rule(:assign) { (str "foo = 1") }


parser.run("foo = 1").ok?.must_equal true

That was almost cheating wasn't it. Let's say we want to be able to match any number now:

NOTE That looks like RSpec doesn't it? Well it's what most Ruby DSLs look like, and if you've ever worked with any, you'll feel right at home. If not, don't worry a DSL is a tiny language afterall!

parser = Grammar.build do
  rule(:assign) { (str "foo = ") >> anyNumber }


parser.run("foo = 1").ok?.must_equal true
parser.run("foo = 3").ok?.must_equal true
parser.run("foo = 9").ok?.must_equal true

It works! It really is that easy. But what is that >> thing over there? It just means "match this AND THEN match this other thing". If any of them fails, the rule fails.

Okay now let's say we want real identifiers, not just foo:

parser = Grammar.build do
  rule(:assign) { many1 { anyLetter } >> (str " = ") >> anyNumber }


parser.run("foo = 1").ok?.must_equal true
parser.run("bar = 3").ok?.must_equal true
parser.run("baz = 9").ok?.must_equal true

Oh! Almost too easy right? many1 is a parser provided for you, it takes a block. The block must return a parser which will be run on the input one or more times. It's the same as saying anyLetter+.

We also use something called anyLetter. It is a parser provided by the library and it matches [a-zA-Z]+.

NOTE As you might have guessed, you are also provided of a parser called many0. many0 { anyLetter } is the equivalent of anyLetter*.

Now, let's tidy up the grammar a bit:

parser = Grammar.build do
  rule(:equals) { whitespace < (one "=") > whitespace }
  rule(:assign) { many1 { anyLetter } >> (rule :equals) >> anyNumber }


parser.run("foo = 1").ok?.must_equal true
parser.run("bar =3").ok?.must_equal  true
parser.run("baz= 9").ok?.must_equal  true

Nice! What is > and < you ask? Well, they are similar to >>, and they are called combinators. This is a parser combinator afterall right? That whole concept is borrowed from functional programming, you don't really need it to use the library at all though, so don't worry.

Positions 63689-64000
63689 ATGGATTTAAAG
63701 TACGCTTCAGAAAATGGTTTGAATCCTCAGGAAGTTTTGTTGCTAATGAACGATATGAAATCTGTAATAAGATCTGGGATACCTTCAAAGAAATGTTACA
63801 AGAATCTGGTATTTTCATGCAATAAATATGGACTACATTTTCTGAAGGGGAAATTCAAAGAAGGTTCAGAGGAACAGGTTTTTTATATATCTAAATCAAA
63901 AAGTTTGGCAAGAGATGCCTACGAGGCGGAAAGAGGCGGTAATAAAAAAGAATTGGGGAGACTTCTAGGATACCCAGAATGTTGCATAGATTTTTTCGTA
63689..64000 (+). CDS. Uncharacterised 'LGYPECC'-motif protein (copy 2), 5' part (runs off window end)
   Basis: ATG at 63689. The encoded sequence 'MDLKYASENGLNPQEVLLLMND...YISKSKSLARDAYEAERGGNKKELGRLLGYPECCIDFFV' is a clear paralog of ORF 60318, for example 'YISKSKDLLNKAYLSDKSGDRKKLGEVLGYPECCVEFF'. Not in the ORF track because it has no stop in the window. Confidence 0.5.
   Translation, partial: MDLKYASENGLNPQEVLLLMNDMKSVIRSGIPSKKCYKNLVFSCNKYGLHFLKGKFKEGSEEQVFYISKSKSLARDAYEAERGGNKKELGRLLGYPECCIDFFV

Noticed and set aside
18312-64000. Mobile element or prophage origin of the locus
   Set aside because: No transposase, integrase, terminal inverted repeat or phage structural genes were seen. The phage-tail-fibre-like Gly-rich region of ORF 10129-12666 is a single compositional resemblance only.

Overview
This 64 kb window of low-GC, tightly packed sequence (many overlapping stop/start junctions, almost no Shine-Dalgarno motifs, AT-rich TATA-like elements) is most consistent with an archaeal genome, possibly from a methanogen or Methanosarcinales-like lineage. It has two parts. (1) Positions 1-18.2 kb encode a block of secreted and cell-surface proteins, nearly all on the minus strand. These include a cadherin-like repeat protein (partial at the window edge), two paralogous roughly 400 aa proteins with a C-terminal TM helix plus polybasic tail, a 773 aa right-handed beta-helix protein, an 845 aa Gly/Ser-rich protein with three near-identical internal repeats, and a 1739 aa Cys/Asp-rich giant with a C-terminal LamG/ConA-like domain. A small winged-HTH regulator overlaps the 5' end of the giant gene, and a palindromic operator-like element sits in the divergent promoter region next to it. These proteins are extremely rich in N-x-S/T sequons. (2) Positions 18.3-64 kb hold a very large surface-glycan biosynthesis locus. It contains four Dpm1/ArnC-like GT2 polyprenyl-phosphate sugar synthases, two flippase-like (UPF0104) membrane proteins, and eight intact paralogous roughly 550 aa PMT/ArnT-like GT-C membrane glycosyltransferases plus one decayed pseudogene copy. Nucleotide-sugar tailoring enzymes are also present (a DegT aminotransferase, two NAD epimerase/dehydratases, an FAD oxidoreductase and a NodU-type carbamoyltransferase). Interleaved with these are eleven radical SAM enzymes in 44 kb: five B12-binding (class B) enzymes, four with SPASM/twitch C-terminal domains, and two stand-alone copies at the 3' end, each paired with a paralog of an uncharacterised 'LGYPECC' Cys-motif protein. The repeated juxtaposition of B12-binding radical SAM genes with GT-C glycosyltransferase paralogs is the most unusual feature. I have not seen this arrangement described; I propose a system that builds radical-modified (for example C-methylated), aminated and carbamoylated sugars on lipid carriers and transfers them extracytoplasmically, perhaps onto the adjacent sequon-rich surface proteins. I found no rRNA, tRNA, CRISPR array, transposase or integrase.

The combinator > means "take whatever is on the left, and the right is optional". As you might have guessed, < means the exact opposite, "take whatever is on the right, and the left is optional". We can combine those two in a hacky way to write

whitespace < (one "=") > whitespace

You can think about it as "surround (one "=") with optional stuff".

And that's it! Not bad for a 5 minutes intro huh?


The documentation is a WIP, and reflects the actual API as much as possible, the true API lives in the tests, so it's highly recommended to check them out. Tests can be found in test/test_*.rb.

Base Parsers

The library provides several base parsers for you. Those are used to constuct bigger, more complex parsers.

Binary Combinators

Logical OR: |

let(:foo) { rule(:bar) | rule(:baz) }

Logical AND: >>

let(:foo) { rule(:bar) >> rule(:baz) }

Unary Combinators


  • and +


$ bundle install


A parser is an instance of Parser, an object with a run method which takes some input and returns a ParserResult.

Running tests

$ ruby -Ilib:test test/test_parser.rb


Decent syntax error reporting, eg: Which line, which column failed.